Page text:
Once, I described a well-known evangelist as a “fundamentalist evangelical.” The Christian asked which was it as they were not the same thing. He contended a person could be a fundamentalist or an evangelical. On certain issues they may agree, but on other issues they did not. Previously, I had very simplistic personal definitions of the terms: A fundamentalist had certain basic beliefs about Christianity that were very simple, and and evangelical tried to convert people to Christianity. My online opponent’s questioning led to my deeper investigation of those terms. It turns out that  Christian Evangelicalism only dates back to the 1730s. Fundamentalism only dates back to the early 1910s, barely a century ago. Each has their own set of beliefs.

How Many Angels Can
Dance on the Head of a Pin?

This was the type of question asked by some medieval scholars. On the surface it seems to ask about the very essence of the nature of angles: What size are they? Are they physical? If so, do they have to obey physical laws? Since nobody has proven the exact nature of of angels, the question is actually quite meaningless and along the lines of, “If God can do anything, can He create a rock so heavy He couldn’t lift it?” This is known as the “omnipotence paradox.” Although different solutions to this paradox have been offered, they are based on interpretations of words or concepts and can’t get around the basic fact that it’s a paradox and can’t be answered.

And because it can’t be answered, people have been trying to answer it for over a thousand years. They get caught up in the minutiae of size and form rather than what angels can supposedly do. They ignore the nature of angels and play around with their size and color.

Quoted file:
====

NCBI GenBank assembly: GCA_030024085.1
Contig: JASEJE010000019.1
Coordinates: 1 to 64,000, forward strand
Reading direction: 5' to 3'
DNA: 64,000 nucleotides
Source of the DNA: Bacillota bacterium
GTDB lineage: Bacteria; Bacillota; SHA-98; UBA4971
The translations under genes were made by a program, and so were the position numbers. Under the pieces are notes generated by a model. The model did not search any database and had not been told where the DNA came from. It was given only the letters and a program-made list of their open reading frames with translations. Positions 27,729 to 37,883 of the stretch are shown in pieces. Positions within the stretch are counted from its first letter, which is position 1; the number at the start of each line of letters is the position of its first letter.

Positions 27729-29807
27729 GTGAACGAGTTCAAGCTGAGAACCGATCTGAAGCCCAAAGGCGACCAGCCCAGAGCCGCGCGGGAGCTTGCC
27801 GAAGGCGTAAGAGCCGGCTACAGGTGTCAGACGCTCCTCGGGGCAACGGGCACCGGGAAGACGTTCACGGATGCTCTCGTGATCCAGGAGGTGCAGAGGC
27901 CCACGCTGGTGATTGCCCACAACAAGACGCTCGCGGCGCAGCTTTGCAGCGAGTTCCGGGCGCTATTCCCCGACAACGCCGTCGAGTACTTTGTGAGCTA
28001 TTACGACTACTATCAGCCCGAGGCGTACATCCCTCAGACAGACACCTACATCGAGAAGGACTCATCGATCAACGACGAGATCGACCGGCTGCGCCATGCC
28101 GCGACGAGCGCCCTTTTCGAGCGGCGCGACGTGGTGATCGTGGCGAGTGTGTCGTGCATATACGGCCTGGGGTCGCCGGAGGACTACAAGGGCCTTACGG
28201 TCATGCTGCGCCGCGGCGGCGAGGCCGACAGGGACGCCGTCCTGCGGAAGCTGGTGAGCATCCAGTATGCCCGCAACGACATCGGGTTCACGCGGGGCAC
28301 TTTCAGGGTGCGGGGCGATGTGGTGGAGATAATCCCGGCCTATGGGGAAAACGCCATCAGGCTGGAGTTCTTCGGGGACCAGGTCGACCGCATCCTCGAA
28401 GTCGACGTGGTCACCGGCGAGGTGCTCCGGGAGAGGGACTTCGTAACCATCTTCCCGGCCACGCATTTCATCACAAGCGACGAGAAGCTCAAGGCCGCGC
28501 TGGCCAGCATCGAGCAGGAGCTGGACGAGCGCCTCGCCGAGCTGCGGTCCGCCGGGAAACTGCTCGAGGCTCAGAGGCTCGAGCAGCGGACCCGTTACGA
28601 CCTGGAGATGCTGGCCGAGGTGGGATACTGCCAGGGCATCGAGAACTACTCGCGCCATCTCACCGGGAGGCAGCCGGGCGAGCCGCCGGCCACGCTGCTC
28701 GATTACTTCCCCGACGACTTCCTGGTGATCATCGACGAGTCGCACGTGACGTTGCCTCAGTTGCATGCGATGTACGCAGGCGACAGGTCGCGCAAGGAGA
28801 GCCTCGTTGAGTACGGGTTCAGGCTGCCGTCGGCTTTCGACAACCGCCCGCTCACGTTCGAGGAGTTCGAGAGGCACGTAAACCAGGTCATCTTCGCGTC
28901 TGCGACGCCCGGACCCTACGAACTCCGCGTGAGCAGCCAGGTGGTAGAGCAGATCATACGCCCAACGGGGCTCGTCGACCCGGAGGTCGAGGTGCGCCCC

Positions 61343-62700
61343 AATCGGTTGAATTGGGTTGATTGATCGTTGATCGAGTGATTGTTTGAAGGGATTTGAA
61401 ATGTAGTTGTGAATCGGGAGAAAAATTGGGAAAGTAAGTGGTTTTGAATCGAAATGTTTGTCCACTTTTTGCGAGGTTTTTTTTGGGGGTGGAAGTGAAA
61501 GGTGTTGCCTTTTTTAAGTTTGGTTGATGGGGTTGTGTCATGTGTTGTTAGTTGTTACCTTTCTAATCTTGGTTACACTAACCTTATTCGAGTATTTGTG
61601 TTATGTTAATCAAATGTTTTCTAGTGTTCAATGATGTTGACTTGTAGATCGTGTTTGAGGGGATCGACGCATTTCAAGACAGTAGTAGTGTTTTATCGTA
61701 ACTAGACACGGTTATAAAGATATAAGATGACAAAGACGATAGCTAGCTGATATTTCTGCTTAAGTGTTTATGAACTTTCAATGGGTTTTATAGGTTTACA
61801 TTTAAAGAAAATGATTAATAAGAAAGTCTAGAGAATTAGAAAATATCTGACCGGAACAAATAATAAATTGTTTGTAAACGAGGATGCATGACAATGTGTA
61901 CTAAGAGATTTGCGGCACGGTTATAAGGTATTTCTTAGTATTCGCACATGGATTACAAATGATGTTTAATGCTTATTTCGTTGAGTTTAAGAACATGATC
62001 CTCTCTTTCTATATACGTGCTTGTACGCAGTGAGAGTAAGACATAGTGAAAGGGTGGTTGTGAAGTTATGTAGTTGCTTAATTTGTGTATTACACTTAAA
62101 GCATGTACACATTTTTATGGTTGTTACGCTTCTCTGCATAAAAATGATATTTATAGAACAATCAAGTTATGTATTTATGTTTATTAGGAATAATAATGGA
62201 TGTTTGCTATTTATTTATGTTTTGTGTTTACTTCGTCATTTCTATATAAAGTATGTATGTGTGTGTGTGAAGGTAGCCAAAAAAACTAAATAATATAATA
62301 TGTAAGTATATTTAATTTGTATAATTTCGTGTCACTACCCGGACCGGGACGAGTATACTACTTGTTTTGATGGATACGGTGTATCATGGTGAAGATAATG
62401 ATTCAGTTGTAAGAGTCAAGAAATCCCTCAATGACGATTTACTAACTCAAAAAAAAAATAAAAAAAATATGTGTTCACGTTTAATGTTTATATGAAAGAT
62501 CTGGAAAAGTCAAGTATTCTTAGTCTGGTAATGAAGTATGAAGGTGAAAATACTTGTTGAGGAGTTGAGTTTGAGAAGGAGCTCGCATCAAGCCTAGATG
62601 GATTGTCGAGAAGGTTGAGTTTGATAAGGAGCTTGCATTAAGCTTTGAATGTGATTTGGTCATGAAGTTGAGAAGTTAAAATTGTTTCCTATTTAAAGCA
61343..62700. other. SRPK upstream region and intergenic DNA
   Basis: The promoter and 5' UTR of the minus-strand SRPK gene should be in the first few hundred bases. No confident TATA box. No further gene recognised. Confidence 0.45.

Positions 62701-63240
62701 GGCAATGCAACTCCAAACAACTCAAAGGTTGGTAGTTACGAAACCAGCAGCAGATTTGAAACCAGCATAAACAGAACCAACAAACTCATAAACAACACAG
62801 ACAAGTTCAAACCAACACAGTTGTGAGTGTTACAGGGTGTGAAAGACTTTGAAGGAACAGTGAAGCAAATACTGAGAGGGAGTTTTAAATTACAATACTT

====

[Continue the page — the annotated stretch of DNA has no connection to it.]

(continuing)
The same is true with naming things. We all use names to make understanding things easier. That’s “food.” We eat food. That’s “poison.” We don’t eat poison. Using names in this way can be very helpful. We don’t have to go into the meanings of “food” or “poison” because we know the meanings. The single word explains it.

Unfortunately, it doesn’t always do that. Sometimes names can be used to disguise meanings. A politician might say, “I’m for better schools” and a voter thinks, “I want better schools, so I’ll vote for him.” But the politician might use the expression “better schools” to mean reduce the number of teachers while the voter thinks the expression means increase the number of teachers. The word hides the meaning.

Christian Vs. Pagan

Some people use terms to discount what others say. If a person identifies as a Christian, a Pagan might ignore the person’s ideas. “He’s just a Christian.” Likewise, if a person identifies as a Wiccan, a Christian might ignore the person’s ideas. “He’s just a Wiccan.”

We come up with our own preconceived ideas about the meanings of words and use those preconceptions to ignore the ideas of others. Those preconceptions can be be around words such as:

  • Christian
  • Pagan
  • Wiccan
  • Heathen
  • Witch
  • Liberal
  • Conservative
  • Moderate

Recently, among various magickal bloggers, I’ve seen this same sort of discussion over terms such as monist, dualist, polytheist, etc.